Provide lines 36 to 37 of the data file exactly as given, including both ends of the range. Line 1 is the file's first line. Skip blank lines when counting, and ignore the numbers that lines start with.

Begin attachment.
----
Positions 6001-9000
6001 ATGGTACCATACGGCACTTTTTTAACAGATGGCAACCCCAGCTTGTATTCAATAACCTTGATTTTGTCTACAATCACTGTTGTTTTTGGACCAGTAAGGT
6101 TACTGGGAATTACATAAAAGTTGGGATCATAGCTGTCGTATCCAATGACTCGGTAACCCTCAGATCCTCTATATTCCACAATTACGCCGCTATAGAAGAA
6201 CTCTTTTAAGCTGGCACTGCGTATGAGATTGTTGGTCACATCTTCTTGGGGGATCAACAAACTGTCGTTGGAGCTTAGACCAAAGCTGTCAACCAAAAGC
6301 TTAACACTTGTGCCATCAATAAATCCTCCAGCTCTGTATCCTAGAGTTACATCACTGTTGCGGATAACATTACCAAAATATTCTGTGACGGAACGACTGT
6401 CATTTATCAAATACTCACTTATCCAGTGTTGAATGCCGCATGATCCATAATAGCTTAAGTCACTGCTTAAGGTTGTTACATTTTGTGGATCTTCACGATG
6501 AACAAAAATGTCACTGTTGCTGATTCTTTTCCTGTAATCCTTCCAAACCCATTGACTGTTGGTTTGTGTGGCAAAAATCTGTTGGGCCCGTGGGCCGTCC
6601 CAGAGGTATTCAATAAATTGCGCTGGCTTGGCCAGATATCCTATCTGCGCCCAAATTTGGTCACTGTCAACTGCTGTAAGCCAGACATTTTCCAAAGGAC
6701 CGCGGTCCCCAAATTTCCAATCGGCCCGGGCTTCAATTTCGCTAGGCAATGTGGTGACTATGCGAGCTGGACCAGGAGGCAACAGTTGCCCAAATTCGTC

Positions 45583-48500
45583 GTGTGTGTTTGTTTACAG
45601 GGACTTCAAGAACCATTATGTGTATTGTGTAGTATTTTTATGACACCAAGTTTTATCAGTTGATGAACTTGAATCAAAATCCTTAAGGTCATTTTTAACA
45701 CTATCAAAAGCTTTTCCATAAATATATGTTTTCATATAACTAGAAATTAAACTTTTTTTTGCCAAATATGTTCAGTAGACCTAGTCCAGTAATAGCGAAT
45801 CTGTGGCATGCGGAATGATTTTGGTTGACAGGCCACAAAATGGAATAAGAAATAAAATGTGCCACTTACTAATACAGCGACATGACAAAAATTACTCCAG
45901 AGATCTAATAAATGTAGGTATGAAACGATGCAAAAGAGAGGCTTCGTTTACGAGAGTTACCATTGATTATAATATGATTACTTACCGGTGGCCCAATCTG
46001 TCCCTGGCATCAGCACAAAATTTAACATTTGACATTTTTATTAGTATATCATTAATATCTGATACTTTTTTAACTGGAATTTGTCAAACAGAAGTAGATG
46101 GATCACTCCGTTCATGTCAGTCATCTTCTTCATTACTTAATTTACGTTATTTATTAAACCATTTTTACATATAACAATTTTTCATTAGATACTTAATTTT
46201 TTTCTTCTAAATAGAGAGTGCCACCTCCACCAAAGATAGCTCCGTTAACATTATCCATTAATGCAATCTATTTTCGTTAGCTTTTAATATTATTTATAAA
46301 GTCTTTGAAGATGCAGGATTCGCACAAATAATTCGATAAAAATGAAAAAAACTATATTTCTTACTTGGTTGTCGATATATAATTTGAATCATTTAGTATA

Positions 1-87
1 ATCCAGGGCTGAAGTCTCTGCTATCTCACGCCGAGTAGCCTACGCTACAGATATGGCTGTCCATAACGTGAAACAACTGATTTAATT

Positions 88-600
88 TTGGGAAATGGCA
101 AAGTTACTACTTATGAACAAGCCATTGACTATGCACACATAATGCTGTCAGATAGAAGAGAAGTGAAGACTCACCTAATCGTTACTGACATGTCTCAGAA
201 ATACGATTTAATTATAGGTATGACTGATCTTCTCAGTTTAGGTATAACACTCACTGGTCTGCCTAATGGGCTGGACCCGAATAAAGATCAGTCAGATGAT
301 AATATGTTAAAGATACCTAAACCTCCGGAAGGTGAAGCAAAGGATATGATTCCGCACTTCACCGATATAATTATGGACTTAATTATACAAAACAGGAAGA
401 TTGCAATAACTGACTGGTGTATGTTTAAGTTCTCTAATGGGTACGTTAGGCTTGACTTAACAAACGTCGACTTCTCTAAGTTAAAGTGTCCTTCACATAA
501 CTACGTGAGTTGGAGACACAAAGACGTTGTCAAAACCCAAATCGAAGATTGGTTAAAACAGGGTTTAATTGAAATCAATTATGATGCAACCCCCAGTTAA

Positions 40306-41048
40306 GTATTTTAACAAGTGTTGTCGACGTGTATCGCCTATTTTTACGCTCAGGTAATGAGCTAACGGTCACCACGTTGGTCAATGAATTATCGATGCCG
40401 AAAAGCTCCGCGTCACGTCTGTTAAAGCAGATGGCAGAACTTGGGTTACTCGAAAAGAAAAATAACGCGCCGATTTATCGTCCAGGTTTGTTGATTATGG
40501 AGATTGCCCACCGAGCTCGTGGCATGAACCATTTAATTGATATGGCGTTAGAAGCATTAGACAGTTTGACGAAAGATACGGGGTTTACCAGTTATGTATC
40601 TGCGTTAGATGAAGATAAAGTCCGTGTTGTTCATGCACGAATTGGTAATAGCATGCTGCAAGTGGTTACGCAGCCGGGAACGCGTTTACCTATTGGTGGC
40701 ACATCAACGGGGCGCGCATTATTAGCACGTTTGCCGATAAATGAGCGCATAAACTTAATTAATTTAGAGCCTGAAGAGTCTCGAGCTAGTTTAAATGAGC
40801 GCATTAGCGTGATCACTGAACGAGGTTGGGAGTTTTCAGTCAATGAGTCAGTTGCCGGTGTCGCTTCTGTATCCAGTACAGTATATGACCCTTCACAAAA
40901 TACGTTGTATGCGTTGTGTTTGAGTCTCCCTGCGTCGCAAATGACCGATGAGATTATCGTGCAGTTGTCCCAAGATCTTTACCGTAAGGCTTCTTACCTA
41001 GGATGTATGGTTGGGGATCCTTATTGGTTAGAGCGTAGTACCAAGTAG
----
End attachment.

40901 TACGTTGTATGCGTTGTGTTTGAGTCTCCCTGCGTCGCAAATGACCGATGAGATTATCGTGCAGTTGTCCCAAGATCTTTACCGTAAGGCTTCTTACCTA
41001 GGATGTATGGTTGGGGATCCTTATTGGTTAGAGCGTAGTACCAAGTAG